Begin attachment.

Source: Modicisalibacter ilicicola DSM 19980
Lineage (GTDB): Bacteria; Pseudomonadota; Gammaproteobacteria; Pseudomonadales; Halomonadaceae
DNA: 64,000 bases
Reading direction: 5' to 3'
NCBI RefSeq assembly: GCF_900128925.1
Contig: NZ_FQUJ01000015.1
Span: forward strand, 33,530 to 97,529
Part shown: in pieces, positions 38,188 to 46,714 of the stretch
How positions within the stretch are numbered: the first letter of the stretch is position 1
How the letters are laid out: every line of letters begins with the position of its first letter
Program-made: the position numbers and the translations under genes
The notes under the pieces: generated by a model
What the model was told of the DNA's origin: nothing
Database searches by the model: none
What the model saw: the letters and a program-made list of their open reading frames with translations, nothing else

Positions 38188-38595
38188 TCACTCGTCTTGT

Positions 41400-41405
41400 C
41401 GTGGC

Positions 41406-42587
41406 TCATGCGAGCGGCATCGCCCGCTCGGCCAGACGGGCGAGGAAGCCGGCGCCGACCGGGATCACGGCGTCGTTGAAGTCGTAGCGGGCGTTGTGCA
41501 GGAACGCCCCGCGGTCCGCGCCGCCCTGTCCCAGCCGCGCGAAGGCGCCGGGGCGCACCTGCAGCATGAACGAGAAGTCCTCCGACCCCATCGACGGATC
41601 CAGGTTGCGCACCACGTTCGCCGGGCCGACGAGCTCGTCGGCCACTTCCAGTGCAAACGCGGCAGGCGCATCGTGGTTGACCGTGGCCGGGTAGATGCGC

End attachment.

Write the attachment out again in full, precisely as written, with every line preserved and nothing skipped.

Source: Modicisalibacter ilicicola DSM 19980
Lineage (GTDB): Bacteria; Pseudomonadota; Gammaproteobacteria; Pseudomonadales; Halomonadaceae
DNA: 64,000 bases
Reading direction: 5' to 3'
NCBI RefSeq assembly: GCF_900128925.1
Contig: NZ_FQUJ01000015.1
Span: forward strand, 33,530 to 97,529
Part shown: in pieces, positions 38,188 to 46,714 of the stretch
How positions within the stretch are numbered: the first letter of the stretch is position 1
How the letters are laid out: every line of letters begins with the position of its first letter
Program-made: the position numbers and the translations under genes
The notes under the pieces: generated by a model
What the model was told of the DNA's origin: nothing
Database searches by the model: none
What the model saw: the letters and a program-made list of their open reading frames with translations, nothing else

Positions 38188-38595
38188 TCACTCGTCTTGT

Positions 41400-41405
41400 C
41401 GTGGC

Positions 41406-42587
41406 TCATGCGAGCGGCATCGCCCGCTCGGCCAGACGGGCGAGGAAGCCGGCGCCGACCGGGATCACGGCGTCGTTGAAGTCGTAGCGGGCGTTGTGCA
41501 GGAACGCCCCGCGGTCCGCGCCGCCCTGTCCCAGCCGCGCGAAGGCGCCGGGGCGCACCTGCAGCATGAACGAGAAGTCCTCCGACCCCATCGACGGATC
41601 CAGGTTGCGCACCACGTTCGCCGGGCCGACGAGCTCGTCGGCCACTTCCAGTGCAAACGCGGCAGGCGCATCGTGGTTGACCGTGGCCGGGTAGATGCGC